Tips for passing a compliance audit
If your organization is preparing for a compliance audit, here are some tips to follow – no matter your industry – so you can avoid as many costly fines, penalties, and violations as possible.
Implement G2 Track
Getting a handle on everything to do with compliance can be complicated. With so many rules and regulations to follow, your team should be using a tool that keeps all of your data in one comprehensive and easy-to-read dashboard, like G2 Track.
Since G2 Track brings all of your vendor data, from invoices to renewals and even compliance, into one clean view, nothing gets overlooked. It’s never been easier to stay compliant as you track and evaluate vendor practices, ensuring every application meets industry standards.
In addition, G2 Track ensures you know every app in-house with access to employee and company data. This will keep all data close to the chest, making it easy to monitor the activity of all of your users and vendors. This gives you bulletproof evidence of who did what, when, and how.
One of the concerns at larger organizations with hundreds of tools within their tech stack is knowing if they’re staying compliant with how they’re being used, on top of if all of the varying vendors are also remaining compliant.
It can be a lot to keep track of, especially if your vendors aren’t publishing their own reports. To make this easier, G2 Track is integrated with their very own Compliance Hub, which helps businesses of all sizes ensure their vendors comply with standards, and it does this all in real-time. This helps to eliminate any risk of falling out of compliance because of lost documents, resource constraints, or even human error.
The Compliance Hub is your all-in-one look at everything IT, security, business operations, and compliance, to monitor the data, privacy, security, and company governance of every single product your company uses. G2 Track auto-populates compliance statuses with publicly-available data from the vendors you use. This gives you a crystal clear and always up to date understanding of the compliance of every application.
Additionally, the G2 Track Compliance Hub:
Provides a comprehensive look into compliance and security by tracking the most common compliance standards per product, per certification.
Makes it easy for you to create additional compliance items you need to monitor, like IT security, customer privacy, and data processing certifications.
Allows you to save any important certifications to each application, and notify you to any certificates you may be missing.
Do your research
There are certain things you just need to be prepared for. Taking your driver’s test. Running a marathon. And conducting a compliance audit.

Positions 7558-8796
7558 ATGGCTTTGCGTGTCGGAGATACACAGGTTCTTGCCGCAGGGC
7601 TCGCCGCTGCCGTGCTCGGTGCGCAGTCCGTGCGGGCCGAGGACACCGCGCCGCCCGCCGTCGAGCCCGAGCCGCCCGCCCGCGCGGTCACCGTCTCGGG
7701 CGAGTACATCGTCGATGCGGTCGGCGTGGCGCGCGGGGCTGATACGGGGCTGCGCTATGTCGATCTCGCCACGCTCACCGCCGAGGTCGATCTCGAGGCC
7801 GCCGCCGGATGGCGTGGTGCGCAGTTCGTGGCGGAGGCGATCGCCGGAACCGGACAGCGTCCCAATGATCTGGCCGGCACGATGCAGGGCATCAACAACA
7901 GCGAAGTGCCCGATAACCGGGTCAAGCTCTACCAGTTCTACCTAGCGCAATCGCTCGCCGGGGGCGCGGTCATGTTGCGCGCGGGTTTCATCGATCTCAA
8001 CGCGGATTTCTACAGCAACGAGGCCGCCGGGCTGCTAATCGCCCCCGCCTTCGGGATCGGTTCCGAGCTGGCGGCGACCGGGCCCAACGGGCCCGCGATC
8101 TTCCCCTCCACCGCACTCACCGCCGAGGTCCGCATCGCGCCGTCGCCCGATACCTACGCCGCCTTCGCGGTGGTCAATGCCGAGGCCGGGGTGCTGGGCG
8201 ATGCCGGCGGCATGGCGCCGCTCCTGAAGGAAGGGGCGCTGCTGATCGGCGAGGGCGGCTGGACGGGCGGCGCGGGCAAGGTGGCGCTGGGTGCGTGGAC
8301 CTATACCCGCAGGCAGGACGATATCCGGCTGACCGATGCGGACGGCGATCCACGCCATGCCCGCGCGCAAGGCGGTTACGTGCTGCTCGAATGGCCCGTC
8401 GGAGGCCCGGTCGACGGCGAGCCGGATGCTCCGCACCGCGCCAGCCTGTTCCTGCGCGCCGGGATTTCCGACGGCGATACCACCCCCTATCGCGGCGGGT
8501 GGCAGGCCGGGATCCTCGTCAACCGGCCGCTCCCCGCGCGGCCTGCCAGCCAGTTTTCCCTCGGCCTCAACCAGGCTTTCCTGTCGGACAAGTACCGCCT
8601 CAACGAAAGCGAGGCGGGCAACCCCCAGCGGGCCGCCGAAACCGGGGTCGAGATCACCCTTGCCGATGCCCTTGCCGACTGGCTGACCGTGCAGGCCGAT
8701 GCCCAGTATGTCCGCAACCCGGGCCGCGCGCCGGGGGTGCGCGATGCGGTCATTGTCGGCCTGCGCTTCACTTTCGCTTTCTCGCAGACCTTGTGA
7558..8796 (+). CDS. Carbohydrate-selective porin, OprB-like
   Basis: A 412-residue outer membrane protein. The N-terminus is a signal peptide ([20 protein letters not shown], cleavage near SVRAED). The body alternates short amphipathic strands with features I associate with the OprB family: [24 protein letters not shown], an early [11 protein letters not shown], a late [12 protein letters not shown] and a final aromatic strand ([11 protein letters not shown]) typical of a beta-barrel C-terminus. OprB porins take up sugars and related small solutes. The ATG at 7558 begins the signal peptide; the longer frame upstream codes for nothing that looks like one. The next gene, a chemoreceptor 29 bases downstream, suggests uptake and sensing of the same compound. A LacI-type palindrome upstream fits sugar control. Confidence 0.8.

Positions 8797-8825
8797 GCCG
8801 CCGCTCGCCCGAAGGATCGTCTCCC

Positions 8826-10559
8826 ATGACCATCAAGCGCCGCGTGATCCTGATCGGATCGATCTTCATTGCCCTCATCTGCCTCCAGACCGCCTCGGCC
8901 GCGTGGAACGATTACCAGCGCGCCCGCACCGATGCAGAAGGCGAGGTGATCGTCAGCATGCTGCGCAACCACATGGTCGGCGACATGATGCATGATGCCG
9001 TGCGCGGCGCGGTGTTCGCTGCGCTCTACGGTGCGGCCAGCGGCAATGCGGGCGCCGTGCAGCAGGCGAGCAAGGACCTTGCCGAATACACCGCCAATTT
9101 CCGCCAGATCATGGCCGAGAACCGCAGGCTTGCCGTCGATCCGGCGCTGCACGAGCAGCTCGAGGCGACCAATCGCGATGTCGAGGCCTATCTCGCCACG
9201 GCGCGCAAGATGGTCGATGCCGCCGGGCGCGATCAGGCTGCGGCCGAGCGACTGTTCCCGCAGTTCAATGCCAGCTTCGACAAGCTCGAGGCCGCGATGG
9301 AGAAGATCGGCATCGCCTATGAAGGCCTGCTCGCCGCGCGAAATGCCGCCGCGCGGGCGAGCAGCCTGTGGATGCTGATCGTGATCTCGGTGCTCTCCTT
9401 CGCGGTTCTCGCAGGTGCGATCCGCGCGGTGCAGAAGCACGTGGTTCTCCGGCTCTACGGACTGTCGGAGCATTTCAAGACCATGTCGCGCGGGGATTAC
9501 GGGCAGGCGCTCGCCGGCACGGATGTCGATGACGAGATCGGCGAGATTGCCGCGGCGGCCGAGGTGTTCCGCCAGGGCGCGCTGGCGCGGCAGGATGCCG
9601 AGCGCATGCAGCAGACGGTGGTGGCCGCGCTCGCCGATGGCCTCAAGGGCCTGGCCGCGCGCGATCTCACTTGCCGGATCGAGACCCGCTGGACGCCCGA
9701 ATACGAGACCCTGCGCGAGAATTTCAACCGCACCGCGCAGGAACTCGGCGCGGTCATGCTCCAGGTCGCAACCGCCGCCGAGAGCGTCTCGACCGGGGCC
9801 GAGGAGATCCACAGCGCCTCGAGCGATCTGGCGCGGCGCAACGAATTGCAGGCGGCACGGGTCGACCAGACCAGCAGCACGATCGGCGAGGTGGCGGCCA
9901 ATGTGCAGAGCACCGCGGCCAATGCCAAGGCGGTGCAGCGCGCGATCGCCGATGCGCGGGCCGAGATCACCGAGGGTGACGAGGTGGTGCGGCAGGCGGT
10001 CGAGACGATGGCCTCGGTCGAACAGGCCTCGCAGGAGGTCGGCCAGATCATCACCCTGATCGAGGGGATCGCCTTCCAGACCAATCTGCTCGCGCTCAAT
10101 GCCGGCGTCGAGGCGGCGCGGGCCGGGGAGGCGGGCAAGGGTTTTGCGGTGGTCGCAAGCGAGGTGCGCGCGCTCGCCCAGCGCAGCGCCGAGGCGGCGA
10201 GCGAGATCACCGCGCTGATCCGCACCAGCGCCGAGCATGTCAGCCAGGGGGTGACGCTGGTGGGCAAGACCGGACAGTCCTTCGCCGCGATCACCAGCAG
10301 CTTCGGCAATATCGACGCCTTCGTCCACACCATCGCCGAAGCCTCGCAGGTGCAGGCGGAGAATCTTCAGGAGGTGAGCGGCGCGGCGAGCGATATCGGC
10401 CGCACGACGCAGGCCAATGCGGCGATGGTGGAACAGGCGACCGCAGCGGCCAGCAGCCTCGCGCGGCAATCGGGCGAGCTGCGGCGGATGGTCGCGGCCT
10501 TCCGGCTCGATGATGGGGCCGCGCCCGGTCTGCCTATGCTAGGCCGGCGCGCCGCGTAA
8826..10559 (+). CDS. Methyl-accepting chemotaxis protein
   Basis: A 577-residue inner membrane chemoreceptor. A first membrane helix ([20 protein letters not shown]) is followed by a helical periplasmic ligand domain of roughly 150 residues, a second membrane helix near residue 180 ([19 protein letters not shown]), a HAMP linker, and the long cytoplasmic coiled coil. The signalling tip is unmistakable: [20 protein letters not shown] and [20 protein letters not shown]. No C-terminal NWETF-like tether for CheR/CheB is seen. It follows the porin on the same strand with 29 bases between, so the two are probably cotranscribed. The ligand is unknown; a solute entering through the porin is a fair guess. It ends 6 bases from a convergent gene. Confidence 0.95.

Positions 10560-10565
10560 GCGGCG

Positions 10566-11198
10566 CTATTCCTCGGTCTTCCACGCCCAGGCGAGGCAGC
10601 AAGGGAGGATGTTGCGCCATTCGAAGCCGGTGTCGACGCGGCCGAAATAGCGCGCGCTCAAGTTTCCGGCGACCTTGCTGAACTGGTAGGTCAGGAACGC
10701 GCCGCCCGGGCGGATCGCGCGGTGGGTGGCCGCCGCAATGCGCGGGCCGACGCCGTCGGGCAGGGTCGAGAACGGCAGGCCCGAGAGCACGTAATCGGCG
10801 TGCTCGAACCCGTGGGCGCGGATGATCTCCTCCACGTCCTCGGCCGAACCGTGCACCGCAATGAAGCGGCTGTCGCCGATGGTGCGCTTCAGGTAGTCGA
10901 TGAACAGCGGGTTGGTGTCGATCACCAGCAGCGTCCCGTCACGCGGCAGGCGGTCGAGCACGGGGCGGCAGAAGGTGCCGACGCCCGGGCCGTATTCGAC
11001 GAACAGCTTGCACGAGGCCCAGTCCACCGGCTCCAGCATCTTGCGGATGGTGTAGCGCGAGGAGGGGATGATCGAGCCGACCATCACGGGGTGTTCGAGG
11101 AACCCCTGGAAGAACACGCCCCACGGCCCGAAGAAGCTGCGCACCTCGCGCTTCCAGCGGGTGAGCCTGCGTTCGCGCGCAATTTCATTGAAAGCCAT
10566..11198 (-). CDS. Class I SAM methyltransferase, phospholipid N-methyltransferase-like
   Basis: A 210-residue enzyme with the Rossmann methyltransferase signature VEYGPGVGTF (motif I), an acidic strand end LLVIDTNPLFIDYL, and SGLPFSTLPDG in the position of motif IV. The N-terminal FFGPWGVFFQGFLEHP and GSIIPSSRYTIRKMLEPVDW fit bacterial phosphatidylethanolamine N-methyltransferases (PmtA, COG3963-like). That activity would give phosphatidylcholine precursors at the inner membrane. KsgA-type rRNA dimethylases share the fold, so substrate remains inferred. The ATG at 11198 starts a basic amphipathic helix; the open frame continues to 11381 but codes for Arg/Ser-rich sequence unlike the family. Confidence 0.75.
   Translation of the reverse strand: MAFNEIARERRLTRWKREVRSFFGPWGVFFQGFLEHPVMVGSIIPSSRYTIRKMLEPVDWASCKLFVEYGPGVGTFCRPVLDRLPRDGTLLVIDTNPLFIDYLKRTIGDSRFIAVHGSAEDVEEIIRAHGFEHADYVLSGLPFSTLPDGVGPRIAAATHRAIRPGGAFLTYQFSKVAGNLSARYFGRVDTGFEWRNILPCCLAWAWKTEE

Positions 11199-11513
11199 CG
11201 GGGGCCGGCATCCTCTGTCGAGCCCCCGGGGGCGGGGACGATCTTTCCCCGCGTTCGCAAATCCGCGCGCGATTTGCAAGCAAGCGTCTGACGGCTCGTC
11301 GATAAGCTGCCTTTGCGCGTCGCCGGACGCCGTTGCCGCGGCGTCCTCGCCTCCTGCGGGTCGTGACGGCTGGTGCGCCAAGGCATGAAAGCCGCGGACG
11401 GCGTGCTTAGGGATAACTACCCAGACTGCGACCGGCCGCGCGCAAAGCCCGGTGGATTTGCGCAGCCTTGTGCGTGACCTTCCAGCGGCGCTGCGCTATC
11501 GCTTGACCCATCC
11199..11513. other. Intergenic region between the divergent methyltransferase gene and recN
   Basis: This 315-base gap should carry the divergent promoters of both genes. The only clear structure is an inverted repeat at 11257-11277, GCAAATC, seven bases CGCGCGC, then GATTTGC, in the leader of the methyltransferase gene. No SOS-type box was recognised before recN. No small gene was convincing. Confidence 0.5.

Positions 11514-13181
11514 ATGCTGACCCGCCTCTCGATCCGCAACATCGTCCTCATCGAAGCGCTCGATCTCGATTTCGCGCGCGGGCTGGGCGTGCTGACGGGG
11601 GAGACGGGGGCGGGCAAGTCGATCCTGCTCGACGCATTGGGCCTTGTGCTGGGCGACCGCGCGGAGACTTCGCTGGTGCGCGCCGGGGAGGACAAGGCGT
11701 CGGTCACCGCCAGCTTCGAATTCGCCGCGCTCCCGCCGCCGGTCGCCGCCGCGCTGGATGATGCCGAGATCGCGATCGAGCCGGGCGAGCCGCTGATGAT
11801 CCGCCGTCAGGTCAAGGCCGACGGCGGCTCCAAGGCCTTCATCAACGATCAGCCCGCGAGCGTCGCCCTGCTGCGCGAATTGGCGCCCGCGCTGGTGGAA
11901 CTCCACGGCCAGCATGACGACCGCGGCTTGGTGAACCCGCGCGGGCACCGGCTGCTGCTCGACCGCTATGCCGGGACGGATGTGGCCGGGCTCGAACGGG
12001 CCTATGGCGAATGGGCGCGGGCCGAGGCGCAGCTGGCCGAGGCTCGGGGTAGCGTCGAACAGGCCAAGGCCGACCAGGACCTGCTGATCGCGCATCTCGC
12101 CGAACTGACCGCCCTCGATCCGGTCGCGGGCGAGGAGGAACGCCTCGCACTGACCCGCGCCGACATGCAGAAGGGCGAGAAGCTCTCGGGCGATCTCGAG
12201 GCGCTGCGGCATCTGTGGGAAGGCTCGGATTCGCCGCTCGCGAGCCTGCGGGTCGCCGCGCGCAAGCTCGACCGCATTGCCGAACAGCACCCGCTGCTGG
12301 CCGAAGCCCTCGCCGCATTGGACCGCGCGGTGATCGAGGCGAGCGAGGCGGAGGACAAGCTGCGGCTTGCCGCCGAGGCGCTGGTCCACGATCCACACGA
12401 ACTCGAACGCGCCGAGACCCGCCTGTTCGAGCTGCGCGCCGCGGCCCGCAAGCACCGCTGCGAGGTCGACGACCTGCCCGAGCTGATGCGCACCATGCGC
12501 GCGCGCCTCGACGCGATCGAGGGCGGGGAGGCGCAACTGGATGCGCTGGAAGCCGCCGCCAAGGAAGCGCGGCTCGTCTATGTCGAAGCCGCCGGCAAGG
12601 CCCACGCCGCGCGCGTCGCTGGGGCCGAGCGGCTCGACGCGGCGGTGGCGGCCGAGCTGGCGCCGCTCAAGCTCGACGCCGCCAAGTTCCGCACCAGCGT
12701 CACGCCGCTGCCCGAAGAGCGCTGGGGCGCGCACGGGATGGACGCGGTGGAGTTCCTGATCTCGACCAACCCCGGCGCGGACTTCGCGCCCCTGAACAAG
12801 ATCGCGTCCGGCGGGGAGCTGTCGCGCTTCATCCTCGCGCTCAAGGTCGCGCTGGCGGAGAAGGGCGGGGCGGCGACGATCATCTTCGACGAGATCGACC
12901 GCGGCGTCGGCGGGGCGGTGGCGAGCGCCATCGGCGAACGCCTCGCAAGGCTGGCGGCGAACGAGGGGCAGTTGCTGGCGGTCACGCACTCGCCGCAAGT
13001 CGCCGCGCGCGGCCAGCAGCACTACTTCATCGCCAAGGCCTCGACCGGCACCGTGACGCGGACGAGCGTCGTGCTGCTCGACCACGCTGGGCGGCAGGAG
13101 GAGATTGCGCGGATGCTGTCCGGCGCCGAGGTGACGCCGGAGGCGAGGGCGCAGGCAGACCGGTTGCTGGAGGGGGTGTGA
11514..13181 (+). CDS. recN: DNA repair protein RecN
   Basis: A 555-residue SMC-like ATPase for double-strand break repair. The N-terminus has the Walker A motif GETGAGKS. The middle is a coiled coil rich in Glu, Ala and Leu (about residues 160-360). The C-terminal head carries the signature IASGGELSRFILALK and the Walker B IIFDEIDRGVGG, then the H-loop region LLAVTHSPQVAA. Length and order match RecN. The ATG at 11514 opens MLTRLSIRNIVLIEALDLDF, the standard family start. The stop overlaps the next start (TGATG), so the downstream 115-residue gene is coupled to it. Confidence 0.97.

It’s in your best interest to look up the requirements to pass and then enforce those requirements as mandatory stipulations in your organization. The smartest way forward is to research the audits that apply to your specific business and see what you need to do to meet the standards -- if you don’t already,
Perform a self-audit
Once you’ve done the research, conduct a self-audit on your business. You can choose to appoint an internal employee to perform the audit, like your organization’s compliance officer, but an independent auditor could be a better option, especially if internal resources are limited. Take the time to have proper documentation and follow-up processes to correct if there are any areas that need to be improved to pass the real audit.
Watch out for regulation updates
Just like things change at your company, from new policies to the preferred software, changes happen fast at regulatory agencies. Staying compliant means making an effort to watch for changing enforcement priorities, laws, and regulations before it’s too late.
Train your team
Your business can only be as compliant as the people within it. Because of this, make it a priority to train your employees on what it means to be compliant. Whether your employees are remote or on-site, they need to be fully informed on security policies, what needs to be within financial statements, how personal information is stored or recovered, how to create a strong password, what a phishing email looks like, and more. That way, they’ll be ready for the compliance auditors when the time comes.
Have high standards
It’s clear passing your compliance audit can make or break your company, no matter how small or what industry you’re in. When you know the ins and outs of which audits apply to your business, and utilize a tool like G2 Track to keep you in line with the changing standards and regulations, your chances of passing are that much greater.
Passing your compliance audit can save you from paying a pretty hefty fine. Find out more about how G2 Track can help you manage compliance, spend, usage, and more, all while optimizing your tech stack by requesting a demo!
Mara Calvello is a Content Marketing Manager at G2 with a focus on Design, Human Resources, and SaaS Management. She graduated with a Bachelor of Arts from Elmhurst College. In addition to working at G2, Mara is a freelance writer for a handful of small- and medium-sized tech companies. In her spare time, Mara is either at the gym, exploring the great outdoors with her rescue dog Zeke, enjoying Italian food, or right in the middle of a Harry Potter binge.